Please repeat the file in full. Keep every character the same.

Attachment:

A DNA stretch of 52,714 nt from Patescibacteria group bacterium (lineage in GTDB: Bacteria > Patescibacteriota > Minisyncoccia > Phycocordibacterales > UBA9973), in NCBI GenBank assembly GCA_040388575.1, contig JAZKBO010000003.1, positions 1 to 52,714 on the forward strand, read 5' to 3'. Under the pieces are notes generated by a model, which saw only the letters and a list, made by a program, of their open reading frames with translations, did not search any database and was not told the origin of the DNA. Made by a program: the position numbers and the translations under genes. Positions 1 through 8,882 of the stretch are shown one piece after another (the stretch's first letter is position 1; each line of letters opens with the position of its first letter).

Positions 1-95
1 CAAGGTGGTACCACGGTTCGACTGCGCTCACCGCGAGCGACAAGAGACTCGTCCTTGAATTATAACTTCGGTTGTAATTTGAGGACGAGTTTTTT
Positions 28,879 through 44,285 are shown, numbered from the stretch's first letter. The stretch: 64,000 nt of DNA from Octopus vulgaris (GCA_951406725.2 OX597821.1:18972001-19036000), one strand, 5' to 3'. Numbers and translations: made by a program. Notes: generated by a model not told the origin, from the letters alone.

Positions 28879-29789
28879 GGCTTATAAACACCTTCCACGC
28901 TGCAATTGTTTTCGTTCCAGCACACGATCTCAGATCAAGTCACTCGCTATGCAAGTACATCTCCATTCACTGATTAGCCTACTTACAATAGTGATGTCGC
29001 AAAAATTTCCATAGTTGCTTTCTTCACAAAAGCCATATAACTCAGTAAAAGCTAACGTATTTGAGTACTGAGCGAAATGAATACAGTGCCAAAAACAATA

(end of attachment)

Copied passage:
A DNA stretch of 52,714 nt from Patescibacteria group bacterium (lineage in GTDB: Bacteria > Patescibacteriota > Minisyncoccia > Phycocordibacterales > UBA9973), in NCBI GenBank assembly GCA_040388575.1, contig JAZKBO010000003.1, positions 1 to 52,714 on the forward strand, read 5' to 3'. Under the pieces are notes generated by a model, which saw only the letters and a list, made by a program, of their open reading frames with translations, did not search any database and was not told the origin of the DNA. Made by a program: the position numbers and the translations under genes. Positions 1 through 8,882 of the stretch are shown one piece after another (the stretch's first letter is position 1; each line of letters opens with the position of its first letter).

Positions 1-95
1 CAAGGTGGTACCACGGTTCGACTGCGCTCACCGCGAGCGACAAGAGACTCGTCCTTGAATTATAACTTCGGTTGTAATTTGAGGACGAGTTTTTT
Positions 28,879 through 44,285 are shown, numbered from the stretch's first letter. The stretch: 64,000 nt of DNA from Octopus vulgaris (GCA_951406725.2 OX597821.1:18972001-19036000), one strand, 5' to 3'. Numbers and translations: made by a program. Notes: generated by a model not told the origin, from the letters alone.

Positions 28879-29789
28879 GGCTTATAAACACCTTCCACGC
28901 TGCAATTGTTTTCGTTCCAGCACACGATCTCAGATCAAGTCACTCGCTATGCAAGTACATCTCCATTCACTGATTAGCCTACTTACAATAGTGATGTCGC
29001 AAAAATTTCCATAGTTGCTTTCTTCACAAAAGCCATATAACTCAGTAAAAGCTAACGTATTTGAGTACTGAGCGAAATGAATACAGTGCCAAAAACAATA